I may have bought shoes…
It’s always interesting going to see the writers I know from online chatter, intense phone conversations and even in-person at conferences – in their home environments. There’s this entire world they belong to that has nothing to do with their writer selves.
A fascinating insight.
But it’s apropos of this month’s theme of writer crushes. One of the best perks of being a writer is getting writers you admire to be your friends. Then you not only get to have the benefit of receiving their books before anyone else does, you also get to hang with the source of those fascinating ideas. It doesn’t always work this way, but sometimes the voice you fall in love with is also a person you can come to love.
Of course, this can go the other direction, too. A book you love might turn out to be penned by someone you don’t like personally, for whatever reason. I think this feels like a deep betrayal, because we feel so intimately attached to the stories we read – how can we not love the person who created them out of their heads? It seems that the beauty and emotion of the story MUST be echoed in the person….
But this is not always true.
I have – I think we all have – horror stories of meeting some much-beloved author, either online or in real life, and finding that love turn into sour distaste and sometimes intense dislike. It makes me think of the saw, that there’s a thin line between love and hate. Extreme feelings are extreme. Sometimes I think that the more strongly we love then, if it goes bad, we hate to the opposite extent.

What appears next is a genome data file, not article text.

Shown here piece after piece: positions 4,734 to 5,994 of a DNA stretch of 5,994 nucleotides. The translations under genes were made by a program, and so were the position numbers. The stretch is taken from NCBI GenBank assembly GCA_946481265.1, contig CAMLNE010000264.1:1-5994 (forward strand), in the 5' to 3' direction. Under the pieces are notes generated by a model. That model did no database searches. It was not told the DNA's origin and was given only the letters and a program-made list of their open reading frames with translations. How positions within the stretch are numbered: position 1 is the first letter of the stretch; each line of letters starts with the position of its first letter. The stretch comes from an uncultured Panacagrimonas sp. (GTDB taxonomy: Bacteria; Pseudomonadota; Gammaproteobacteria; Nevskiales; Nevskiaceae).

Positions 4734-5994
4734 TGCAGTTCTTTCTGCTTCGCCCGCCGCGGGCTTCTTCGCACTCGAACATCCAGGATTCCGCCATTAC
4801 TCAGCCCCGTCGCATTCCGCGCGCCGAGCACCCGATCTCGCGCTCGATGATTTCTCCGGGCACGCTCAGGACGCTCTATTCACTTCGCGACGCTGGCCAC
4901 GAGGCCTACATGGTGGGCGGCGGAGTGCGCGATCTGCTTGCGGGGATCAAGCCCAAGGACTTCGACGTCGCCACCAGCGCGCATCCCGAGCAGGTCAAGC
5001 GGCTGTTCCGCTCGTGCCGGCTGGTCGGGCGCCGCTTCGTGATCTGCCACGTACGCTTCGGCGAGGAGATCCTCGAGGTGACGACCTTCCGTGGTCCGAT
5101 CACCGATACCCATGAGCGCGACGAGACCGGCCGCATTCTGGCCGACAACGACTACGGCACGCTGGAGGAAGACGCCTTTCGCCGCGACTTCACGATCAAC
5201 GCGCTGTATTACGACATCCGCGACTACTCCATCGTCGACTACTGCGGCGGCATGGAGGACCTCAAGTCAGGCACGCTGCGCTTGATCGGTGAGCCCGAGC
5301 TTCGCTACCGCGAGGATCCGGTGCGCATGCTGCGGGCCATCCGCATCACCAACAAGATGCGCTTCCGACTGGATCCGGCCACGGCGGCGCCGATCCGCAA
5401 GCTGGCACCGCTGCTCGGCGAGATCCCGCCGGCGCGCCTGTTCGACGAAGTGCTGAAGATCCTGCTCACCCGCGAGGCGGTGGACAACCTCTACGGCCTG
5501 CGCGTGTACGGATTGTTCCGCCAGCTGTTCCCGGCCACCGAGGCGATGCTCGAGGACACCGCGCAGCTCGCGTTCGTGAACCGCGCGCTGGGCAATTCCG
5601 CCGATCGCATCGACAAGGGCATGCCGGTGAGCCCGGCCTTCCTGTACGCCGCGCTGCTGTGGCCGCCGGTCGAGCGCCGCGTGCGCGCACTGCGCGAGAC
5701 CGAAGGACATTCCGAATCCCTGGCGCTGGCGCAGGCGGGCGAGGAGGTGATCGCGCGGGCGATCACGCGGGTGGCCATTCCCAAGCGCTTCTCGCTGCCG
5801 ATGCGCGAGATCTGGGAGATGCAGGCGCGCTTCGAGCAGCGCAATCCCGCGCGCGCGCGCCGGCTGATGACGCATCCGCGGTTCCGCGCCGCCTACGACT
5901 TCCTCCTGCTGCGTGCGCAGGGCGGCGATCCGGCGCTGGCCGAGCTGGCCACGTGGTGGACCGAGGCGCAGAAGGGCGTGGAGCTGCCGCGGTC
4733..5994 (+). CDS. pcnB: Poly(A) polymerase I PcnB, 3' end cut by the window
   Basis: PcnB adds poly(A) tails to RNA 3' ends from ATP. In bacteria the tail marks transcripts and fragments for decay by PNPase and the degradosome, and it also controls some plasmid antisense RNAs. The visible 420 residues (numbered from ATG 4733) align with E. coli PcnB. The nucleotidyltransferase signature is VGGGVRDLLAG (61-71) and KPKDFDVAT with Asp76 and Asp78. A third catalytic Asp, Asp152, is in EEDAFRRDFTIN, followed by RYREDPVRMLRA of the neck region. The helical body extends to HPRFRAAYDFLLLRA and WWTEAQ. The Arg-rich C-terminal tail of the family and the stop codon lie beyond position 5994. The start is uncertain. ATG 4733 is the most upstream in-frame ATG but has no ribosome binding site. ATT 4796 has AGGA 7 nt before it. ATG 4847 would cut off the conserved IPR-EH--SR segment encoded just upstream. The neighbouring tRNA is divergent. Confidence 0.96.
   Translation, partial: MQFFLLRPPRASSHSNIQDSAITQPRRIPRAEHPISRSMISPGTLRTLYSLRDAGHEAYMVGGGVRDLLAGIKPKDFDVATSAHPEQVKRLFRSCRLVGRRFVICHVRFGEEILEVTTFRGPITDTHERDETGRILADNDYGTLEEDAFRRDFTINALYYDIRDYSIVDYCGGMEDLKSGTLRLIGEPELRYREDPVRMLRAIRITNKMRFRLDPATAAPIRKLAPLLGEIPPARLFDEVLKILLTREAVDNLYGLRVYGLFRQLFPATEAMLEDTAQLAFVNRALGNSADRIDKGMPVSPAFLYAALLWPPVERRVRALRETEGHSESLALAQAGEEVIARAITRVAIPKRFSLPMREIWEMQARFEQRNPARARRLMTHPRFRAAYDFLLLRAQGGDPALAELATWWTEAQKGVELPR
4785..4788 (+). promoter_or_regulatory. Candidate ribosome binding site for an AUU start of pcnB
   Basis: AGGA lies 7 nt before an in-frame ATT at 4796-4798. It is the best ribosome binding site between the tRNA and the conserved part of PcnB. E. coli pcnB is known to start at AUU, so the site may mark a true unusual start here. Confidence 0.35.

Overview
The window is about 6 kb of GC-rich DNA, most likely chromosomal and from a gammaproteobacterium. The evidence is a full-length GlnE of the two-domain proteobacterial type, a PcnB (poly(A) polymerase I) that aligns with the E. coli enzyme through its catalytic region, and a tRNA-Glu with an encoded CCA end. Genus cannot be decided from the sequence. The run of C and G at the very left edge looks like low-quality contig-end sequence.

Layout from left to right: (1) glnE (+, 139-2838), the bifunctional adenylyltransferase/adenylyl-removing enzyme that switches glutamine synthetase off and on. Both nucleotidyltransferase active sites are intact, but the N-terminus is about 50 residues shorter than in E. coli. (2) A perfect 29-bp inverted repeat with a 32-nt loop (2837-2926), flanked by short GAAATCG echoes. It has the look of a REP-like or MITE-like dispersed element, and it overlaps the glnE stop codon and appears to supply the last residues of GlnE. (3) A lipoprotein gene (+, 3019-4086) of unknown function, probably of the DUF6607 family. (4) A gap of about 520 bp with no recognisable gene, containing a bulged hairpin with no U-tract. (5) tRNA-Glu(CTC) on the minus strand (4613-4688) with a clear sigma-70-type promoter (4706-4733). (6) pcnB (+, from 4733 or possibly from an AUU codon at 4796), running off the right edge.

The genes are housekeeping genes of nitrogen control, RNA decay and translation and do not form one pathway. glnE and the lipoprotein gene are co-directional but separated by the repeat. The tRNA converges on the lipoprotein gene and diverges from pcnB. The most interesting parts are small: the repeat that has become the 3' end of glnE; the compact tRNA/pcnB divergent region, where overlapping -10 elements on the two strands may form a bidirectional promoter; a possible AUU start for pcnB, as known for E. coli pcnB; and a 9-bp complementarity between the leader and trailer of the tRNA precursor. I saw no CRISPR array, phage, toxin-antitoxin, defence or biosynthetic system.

Sometimes I think we don’t hate the person so much as we dislike the sense of disappointment, that the shiny, fairy-dust glittered ideal has dimmed with the grime and dullness of regular daylight.
This has happened to me more than once. Way back when I was “only” a reader, with no aspirations to write fiction, to today – meeting other authors whose work I admire. The very worst is with friends I’ve loved, who somewhere along the way turned out not to love me back. Breaking up is hard to do, no matter what.
And then there are the icons. The authors from way, way back – who turn out to have done something reprehensible. Then we end up having these conversations: can you love the art and hate the artist? Can I appreciate a Woody Allen movie and set aside what happened with his wife, his daughter and step-daughter? What about Bill Cosby, Orson Scott Card, Marian Zimmer Bradley, and far too many others whose grimy thoughts and actions shadow their otherwise shining work?
I don’t know.
In the end…. I guess I want to believe that our work redeems us. That we may be miserable human beings, but if we manage to bring something good and beautiful and inspiring into the world, maybe that makes up for us being less than what we should be in person. Maybe if we can never manage to be who we could for the people in our lives, then maybe we can bring stories to the greater circle of humanity. Stories that inspire greater love and better things from others.
Despite it all, I remain an idealist.
How do you hate an author? Maybe with compassion and tolerance. With the hope that they can grow to be a better person. And with the faith that anyone who could produce a story that moving, is capable of becoming a person worthy of the love that work inspires.